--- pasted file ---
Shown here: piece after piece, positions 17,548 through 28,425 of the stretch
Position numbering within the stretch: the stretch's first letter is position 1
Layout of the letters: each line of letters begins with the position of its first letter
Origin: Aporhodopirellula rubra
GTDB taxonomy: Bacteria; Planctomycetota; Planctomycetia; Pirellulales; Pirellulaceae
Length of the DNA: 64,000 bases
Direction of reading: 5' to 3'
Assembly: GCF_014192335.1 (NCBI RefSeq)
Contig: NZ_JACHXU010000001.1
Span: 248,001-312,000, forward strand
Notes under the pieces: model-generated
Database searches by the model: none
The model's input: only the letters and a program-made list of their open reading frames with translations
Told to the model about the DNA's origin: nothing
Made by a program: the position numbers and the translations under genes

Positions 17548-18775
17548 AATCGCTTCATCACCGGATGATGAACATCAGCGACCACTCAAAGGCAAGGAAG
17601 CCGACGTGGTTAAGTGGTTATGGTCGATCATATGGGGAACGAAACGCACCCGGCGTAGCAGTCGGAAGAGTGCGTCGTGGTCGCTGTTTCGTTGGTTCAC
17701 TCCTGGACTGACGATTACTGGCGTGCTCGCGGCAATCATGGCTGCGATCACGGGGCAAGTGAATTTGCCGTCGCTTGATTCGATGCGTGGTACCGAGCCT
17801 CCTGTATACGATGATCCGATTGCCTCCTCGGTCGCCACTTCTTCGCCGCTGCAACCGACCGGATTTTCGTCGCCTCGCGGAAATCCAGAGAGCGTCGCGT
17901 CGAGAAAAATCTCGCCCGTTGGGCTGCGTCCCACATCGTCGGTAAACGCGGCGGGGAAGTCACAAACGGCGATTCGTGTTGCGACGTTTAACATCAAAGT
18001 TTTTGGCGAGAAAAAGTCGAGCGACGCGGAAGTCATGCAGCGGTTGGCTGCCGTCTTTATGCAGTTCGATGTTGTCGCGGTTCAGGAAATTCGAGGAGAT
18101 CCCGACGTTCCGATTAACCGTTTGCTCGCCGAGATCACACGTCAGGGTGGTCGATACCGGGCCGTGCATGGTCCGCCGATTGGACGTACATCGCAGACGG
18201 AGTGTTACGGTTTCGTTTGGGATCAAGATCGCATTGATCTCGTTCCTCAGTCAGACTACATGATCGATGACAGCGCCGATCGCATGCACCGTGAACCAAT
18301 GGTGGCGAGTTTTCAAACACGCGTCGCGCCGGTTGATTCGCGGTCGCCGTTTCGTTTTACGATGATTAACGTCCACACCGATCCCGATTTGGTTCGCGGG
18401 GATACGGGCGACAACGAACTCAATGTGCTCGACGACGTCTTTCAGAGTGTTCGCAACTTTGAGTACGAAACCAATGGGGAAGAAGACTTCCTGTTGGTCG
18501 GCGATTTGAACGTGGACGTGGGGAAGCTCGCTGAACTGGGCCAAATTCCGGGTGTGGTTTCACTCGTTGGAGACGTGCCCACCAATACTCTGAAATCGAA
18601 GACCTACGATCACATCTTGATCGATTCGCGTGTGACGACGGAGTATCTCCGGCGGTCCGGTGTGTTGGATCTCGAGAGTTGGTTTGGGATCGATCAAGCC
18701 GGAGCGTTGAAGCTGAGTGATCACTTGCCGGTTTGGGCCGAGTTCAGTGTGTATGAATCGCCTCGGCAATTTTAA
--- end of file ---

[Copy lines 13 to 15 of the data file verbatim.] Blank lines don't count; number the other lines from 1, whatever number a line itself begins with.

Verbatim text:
The model's input: only the letters and a program-made list of their open reading frames with translations
Told to the model about the DNA's origin: nothing
Made by a program: the position numbers and the translations under genes